– Conclusions / importance of this work (contributions to the field, novelty)
- Only provide the background and methodological details which are absolutely necessary to understanding your objectives and results. It is natural to want to include everything about the background, all your measures/tasks or even participant demographics. But if you don’t have room, you need to make decisions about what the priorities are for readers (and reviewers!), keeping your audience and take-home-message in mind.
- Make your work accessible and interesting. Could readers tell what is new or exciting about this work? Why should people come and see your talk or your poster?
- Think fresh. Chances are, you have written about this work dozens of times before, and you are comfortable laying out the arguments in a certain way or order. But, breaking free from the way you have always written about your thesis can help get your point across more clearly and concisely for this specific presentation. Be flexible!
- Give yourself time to distance yourself from the abstract for a little while. This time away from your words will allow you to more objectively decide what’s essential and what’s not. This is difficult to do, as we are so busy and tend to wait until the deadline is only a few hours away…
- Ask a colleague to look over your abstract. They are not emotionally-attached to any of your words and could easily reword or trim if need be. Even better if your colleague is outside of your immediate field, as he/she will indicate whether everything is clear or if something feels incomplete/confusing.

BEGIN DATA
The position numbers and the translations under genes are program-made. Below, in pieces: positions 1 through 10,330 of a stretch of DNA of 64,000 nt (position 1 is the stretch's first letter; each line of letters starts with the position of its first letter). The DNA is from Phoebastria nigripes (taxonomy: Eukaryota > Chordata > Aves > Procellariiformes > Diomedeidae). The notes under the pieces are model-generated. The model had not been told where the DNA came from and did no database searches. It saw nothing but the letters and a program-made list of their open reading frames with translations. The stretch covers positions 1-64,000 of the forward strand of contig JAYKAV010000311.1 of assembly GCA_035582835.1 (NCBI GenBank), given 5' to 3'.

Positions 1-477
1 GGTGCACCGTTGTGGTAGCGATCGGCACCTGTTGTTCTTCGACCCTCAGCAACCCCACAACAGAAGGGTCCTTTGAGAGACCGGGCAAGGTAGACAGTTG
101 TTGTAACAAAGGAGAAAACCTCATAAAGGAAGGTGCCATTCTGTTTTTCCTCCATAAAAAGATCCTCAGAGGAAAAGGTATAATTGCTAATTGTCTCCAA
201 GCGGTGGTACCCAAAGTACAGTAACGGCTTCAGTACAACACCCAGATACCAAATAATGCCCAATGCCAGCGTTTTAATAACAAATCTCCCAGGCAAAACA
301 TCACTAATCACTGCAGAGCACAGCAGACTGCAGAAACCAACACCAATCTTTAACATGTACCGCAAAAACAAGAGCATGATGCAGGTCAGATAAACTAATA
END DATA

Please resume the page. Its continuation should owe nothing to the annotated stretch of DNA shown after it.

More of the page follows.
- As tempting as it might be when you’re on a roll with cutting down your text, do not use abbreviations or acronyms unless you have defined them first. Reviewers and readers are likely to get annoyed with this.
- Pay attention to the submission guidelines, as organizers sometimes indicate preferences about headings, references and figures.
In short (ha! Do forgive the pun), putting effort into writing a good abstract not only serves as your ticket to that conference (and to whatever city it is in), opening up doors for making your work known and for establishing connections with other researchers in your area, it also gets you thinking about and writing about your work in different ways, angles, and words. This is a valuable writing exercise and a stepping-stone for writing your thesis and/or manuscripts for publication. So, thankfully, it seems the process is as constructive as it is painful!